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An Example Of Psychological Adjustment In Chronic Illness: Hirschsprung’s Disease

1016 words - 5 pages

Hirschsprung Disease
Occurring once in approximately 5000 live births, Hirschsprung disease is a congenital abnormality characterized by the absence of autonomic parasympathetic ganglion cells in the colon preventing peristalsis and resulting in intestinal obstruction and abdominal distension. Also known as congenital aganglionic megacolon, this medical malady is an unfortunate anomaly of a very vulnerable population – infants and children. Hirschsprung disease can occur in otherwise healthy babies, but is commonly diagnosed in combination with Down’s syndrome and congenital heart defects. Functional outcomes, thanks to contemporary medical advances, are generally successful. As medical professionals, nurses play a significant role in helping patients achieve therapeutic goals. Therapeutic goals also include a level of psychological wellness in living with persistent bowel dysfunction after Hirschsprung surgery but few, if any, studies have addressed this likelihood.
Focusing on the results after definitive surgical repair of Hirschsprung disease, the journal article, “An example of psychological adjustment in chronic illness: Hirschsprung’s disease” by Athanasakos, Starling, Ross, Nunn, and Cass, identifies outcomes in terms of psychiatric health. The primary aim of this study was to report overall outcomes after Hirschsprung surgery and to address the impact of the disease on the optimism for a normal life. Fecal soiling was identified as the most common problem for children after surgery because incontinence is embarrassing and generally regarded as socially unacceptable. If the quality of life is negatively affected and manifests long term emotional or psychological problems for the Hirschsprung child and family, then possibly medical professionals can approach patient care differently considering therapy to promote a positive self-image.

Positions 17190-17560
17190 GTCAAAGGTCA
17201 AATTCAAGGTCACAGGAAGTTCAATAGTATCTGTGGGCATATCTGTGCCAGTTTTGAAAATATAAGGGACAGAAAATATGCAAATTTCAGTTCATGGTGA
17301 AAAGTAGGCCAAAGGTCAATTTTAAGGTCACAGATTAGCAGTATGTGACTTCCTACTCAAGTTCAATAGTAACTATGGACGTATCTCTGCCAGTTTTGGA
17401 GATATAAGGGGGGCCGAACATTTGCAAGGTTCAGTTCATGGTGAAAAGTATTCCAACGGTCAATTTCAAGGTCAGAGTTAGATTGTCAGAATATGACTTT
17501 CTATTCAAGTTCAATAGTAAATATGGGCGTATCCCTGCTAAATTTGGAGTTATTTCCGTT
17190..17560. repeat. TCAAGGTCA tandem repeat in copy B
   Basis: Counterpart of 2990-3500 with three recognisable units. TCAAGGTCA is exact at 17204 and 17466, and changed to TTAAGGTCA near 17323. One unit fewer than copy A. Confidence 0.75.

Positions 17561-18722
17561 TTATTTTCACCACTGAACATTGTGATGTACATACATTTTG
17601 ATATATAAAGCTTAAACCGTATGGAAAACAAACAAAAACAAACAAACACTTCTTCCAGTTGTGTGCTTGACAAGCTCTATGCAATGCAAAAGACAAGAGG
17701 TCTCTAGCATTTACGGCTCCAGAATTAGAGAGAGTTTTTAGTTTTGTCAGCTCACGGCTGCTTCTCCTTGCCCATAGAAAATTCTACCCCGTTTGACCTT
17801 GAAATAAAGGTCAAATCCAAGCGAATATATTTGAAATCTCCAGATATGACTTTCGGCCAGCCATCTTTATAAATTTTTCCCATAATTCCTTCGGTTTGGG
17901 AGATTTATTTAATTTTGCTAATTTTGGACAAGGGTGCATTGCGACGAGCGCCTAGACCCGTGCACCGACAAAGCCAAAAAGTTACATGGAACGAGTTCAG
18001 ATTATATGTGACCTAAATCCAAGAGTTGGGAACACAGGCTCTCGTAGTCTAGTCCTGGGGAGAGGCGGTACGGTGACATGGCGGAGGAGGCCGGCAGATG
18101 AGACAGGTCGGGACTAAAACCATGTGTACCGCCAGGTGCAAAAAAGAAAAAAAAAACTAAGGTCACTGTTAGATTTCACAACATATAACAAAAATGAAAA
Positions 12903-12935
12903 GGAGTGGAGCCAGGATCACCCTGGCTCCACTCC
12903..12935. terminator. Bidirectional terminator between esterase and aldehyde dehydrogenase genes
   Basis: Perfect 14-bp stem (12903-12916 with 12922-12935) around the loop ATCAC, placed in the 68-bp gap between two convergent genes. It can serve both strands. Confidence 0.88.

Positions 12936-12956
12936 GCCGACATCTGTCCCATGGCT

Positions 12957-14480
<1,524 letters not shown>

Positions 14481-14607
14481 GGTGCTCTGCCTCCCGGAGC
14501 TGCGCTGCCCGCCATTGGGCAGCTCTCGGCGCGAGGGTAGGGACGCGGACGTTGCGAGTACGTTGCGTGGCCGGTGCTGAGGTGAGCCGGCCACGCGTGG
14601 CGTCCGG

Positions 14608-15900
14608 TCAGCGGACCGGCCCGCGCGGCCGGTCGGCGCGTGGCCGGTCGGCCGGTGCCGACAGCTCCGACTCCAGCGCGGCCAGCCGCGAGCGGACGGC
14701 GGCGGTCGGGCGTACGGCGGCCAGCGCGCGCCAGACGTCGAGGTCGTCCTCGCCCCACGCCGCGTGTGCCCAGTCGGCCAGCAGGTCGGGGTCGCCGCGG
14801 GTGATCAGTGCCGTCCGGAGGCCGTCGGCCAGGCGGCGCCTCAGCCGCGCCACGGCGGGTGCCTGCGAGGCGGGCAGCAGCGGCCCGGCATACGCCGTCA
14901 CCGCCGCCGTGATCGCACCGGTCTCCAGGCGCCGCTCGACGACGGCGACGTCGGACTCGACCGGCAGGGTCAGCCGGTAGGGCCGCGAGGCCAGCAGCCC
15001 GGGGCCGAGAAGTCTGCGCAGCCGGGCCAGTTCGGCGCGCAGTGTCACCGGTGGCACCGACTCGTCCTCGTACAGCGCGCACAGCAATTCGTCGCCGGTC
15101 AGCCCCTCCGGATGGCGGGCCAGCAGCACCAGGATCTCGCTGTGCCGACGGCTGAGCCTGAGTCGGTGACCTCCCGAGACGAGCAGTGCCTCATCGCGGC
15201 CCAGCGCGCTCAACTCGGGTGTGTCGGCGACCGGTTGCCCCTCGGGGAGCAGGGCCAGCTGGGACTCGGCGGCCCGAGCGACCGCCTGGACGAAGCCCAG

This quantitative study was designed so that children, grouped in categories such as pre-school and school age, could be evaluated for bowel function, as well as to raise awareness of the psychosocial aspects of life with Hirschsprung disease. The sample included 131 children between the ages of 1 and 24 years and excluded those with limited medical histories, without contact information (37%), and those who had died (2%). Nine (11%) families declined to participate. Studies conducted earlier had excluded children with Down’s syndrome and/or children with total colonic aganglionosis to prevent reporting bias. Of the remaining 72 children, 82% were male and 18% were female, and this is consistent with the male to female birth rate of 4:1 born with Hirschsprung disease. A questionnaire was developed to collect data to measure bowel function and psychosocial outcome which included defining subjective complications such as what is considered fecal soiling and constipation. Psychiatric health in children over the age of seven and the child’s parent was measured using the existing assessment tool, the...

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